Quercus imprint riverrun has acquired a debut short story collection Friday Black by American writer Nana Kwame Adjei-Brenyah.
The collection, which according to its publisher has already been branded "an excitement and a wonder" by Man Booker Prize-winner George Saunders, tackles racism and cultural unrest through blending surrealism and humour.
UK and Commonwealth rights were acquired from Meredith Kaffel Simonoff at DeFiore and Company and Quercus will publish in October in hardback. The collection was pre-empted by HMH in the US, where it will publish on the same date.
Adjei-Brenyah said he was inspired to write the stories in the book by "questions that pressed on me daily". These, he said, included: "Who do we as Black members of a community turn to when it's been made clear that in the eyes of the state we are worth less? How many people have to be trampled in the mall ... before we admit there is a sickness in our consumer culture? Why despite, all the bad there is to see, do I know there is hope?"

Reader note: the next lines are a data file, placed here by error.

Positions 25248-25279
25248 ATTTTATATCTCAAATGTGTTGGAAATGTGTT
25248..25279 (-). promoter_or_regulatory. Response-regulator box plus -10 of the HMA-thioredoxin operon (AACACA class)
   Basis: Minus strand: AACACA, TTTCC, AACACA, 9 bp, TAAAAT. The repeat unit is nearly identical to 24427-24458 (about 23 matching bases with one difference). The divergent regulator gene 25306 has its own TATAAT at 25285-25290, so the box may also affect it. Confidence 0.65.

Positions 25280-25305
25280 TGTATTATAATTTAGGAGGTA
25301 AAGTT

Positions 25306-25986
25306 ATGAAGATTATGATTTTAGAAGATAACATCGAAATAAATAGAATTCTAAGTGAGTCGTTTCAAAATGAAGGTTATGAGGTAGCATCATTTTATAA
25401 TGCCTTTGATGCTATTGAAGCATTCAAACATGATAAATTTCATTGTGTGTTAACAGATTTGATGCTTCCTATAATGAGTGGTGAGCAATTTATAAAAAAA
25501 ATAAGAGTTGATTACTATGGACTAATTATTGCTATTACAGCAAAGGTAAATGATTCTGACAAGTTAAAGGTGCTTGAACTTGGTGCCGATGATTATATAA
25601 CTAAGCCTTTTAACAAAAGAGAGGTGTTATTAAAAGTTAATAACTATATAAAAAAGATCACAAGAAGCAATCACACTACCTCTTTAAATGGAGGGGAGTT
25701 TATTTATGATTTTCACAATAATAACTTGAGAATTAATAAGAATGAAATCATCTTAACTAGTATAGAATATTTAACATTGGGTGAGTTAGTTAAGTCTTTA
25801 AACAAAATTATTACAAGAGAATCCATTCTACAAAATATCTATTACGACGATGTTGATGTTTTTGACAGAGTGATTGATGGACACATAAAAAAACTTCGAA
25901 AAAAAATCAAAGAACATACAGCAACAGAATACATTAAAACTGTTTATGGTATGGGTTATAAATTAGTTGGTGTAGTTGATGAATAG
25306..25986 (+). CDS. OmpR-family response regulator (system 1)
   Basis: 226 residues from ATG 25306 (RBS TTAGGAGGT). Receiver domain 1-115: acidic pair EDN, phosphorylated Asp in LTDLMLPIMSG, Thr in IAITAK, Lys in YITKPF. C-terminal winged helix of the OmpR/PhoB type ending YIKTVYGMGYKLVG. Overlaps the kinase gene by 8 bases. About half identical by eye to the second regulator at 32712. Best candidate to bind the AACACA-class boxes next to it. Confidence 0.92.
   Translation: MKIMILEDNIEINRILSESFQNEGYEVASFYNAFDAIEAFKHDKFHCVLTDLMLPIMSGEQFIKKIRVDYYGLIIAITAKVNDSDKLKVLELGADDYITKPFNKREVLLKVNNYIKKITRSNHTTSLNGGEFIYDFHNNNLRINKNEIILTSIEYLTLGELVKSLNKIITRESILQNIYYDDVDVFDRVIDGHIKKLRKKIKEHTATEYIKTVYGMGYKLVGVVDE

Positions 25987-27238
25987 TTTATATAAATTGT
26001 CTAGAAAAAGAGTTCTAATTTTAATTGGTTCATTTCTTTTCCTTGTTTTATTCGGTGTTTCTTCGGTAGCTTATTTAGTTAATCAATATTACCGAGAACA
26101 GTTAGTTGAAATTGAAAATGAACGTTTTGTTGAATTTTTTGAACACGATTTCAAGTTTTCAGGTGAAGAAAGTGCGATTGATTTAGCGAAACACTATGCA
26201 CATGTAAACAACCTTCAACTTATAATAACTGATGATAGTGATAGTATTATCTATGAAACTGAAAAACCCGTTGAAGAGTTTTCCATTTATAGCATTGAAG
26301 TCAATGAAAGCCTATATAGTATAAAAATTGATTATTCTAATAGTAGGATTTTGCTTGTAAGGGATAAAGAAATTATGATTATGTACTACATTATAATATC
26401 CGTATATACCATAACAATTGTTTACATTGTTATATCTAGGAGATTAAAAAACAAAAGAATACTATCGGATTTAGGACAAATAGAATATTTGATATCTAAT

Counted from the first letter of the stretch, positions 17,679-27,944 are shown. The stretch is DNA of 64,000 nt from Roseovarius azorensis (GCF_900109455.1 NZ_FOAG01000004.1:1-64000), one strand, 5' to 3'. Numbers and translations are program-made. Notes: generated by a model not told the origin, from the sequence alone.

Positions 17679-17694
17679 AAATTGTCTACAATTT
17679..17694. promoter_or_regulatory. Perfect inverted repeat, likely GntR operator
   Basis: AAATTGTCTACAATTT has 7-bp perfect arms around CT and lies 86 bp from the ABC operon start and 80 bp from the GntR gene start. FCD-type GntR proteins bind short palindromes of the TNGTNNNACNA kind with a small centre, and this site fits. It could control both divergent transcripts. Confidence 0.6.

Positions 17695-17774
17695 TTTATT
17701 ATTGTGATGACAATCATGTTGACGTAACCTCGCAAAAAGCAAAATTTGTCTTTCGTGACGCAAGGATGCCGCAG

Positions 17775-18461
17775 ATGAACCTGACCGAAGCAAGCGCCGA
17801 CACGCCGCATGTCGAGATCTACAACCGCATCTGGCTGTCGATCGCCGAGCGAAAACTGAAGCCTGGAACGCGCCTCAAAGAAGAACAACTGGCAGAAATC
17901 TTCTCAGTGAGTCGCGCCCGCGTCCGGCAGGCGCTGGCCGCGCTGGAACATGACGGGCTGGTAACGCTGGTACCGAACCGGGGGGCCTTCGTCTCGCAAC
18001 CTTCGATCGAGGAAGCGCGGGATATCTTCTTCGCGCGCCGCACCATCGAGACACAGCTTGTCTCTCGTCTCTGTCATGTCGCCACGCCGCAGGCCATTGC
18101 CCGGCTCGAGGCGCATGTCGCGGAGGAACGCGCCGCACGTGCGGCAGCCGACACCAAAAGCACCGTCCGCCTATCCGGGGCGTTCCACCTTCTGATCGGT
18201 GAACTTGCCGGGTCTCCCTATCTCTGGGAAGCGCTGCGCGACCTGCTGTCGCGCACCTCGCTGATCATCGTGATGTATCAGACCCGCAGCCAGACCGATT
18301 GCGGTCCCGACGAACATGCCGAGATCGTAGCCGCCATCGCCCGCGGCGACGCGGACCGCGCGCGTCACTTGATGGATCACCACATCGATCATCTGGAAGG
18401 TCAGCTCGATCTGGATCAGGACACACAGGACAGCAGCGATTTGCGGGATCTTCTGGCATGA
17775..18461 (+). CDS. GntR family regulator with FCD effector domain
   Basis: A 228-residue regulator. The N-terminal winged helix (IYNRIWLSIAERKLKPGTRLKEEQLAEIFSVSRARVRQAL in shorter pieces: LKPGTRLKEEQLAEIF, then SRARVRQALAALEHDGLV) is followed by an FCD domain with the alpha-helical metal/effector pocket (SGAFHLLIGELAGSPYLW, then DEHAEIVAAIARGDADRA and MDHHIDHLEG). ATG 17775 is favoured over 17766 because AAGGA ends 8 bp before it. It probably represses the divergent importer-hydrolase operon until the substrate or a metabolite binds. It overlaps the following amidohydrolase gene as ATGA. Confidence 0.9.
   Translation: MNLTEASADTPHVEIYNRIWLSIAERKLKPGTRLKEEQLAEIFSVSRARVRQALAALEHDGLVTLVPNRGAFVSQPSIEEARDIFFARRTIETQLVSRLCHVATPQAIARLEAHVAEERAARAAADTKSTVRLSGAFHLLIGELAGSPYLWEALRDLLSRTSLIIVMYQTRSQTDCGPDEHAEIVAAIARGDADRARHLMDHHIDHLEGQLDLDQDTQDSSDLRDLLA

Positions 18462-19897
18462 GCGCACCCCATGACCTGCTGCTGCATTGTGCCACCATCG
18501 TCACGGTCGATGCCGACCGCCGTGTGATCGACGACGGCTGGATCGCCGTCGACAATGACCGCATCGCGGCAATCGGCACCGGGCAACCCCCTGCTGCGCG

"It is a great honour to have Friday Black published abroad in the UK," he commented. "The stories often jump over the fence of realism to engage these questions in a way that feels real to me and they often use humour to mitigate the pain of their subjects."
Niamh Mulvey, senior commissioning editor ar riverrun, said: "Nana’s writing put me in mind of Vonnegut and Saunders, but it’s so very much its own thing. I read it with huge excitement which was shared immediately by everyone at riverrun and Quercus. I’m thrilled to publish this brilliantly entertaining, mind-bending work and introduce this vital new talent to readers in the UK and Ireland."
The acquisition follows a boom in sales for short story anthologies, reported on earlier this year, with sales reaching their highest level in seven years.
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